NASA is funding a research project at Purdue University aimed at accelerating electric charging through a new cable cooling system that could reduce charging times up to 5 minutes.

The system has demonstrated its ability to work and is being tested on the International Space Station. The issue of electric vehicle charging is not only a terrestrial matter but also a critical concern for future missions to the Moon, Mars, and beyond, making it a subject of research and study.

Experts confirm that increased performance is accompanied by increased temperatures, necessitating the need for oversized components throughout the system. The charging cable itself requires large conductors. The objective is to reduce operating temperatures without significant side effects on system size or component weight.

The leader of this research group is Prof. Issam Mudawar from Purdue’s Department of Mechanical Engineering. Mudawar began working on this technology in 2017 in collaboration with Ford. The initial version was presented in 2021, and improvements have been made recently, thanks to the interest of the scientific community.

How can this space technology be combined with the automotive industry?

The current electric vehicle charging process is influenced by at least two factors: the capacity of the batteries installed in the vehicles (measured in kilowatt-hours) and the charging power of the stations (measured in kilowatts).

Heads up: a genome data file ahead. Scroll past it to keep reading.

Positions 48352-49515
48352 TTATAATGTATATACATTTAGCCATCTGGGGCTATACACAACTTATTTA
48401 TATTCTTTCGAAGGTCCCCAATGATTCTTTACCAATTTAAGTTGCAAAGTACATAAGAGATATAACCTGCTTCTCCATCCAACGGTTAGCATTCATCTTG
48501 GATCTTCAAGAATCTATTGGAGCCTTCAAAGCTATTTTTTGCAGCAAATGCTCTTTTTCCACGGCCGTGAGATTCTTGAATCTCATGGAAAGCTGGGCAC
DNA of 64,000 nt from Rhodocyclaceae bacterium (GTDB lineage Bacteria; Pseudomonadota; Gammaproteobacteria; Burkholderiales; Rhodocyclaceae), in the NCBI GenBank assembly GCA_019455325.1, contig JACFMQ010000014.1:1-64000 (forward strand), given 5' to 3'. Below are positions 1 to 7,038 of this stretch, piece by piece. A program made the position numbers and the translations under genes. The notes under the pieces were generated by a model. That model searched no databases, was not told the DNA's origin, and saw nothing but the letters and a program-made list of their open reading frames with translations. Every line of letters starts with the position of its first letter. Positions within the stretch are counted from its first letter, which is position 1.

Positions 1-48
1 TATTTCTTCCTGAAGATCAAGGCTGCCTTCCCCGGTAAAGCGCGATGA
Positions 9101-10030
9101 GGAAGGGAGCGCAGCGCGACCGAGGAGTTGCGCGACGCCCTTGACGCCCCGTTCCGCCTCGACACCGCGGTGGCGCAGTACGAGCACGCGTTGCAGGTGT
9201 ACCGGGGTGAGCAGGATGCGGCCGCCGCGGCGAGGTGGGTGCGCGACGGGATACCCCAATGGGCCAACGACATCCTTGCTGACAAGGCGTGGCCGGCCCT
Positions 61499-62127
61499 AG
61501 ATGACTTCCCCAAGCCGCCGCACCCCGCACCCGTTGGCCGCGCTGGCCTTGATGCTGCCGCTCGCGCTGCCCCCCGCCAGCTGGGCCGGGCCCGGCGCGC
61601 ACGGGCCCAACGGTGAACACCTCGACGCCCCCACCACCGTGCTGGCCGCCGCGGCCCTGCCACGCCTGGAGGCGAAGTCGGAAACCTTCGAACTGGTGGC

One of the key challenges in charging systems is the cable that connects the station to the vehicle. Versions used for fast charging utilize 350 amperes and require large conductors, making them impractical. To achieve the desired 5-minute threshold (which the entire industry aspires to), a current of 1,400 amperes (775 kW) would be necessary. However, NASA noted that “the most advanced battery chargers supply only up to 520 amperes of current, and most chargers available to consumers support up to 150 amperes.”

The proposed solution involves using a non-conductive coolant pumped through the charging cable. This heat dissipation system would deliver 4.6 times the current of current high-performance chargers on the market (520 amperes), removing up to 24.22 kilowatts of heat. “The charging cable developed by Purdue can deliver 2,400 amperes, much more than the 1,400 amperes needed to reduce the charging time of an electric vehicle to 5 minutes,” stated NASA.

This technology represents only the first step toward ultra-fast charging, as a next-generation cable must be accompanied by an appropriate battery and power supply source.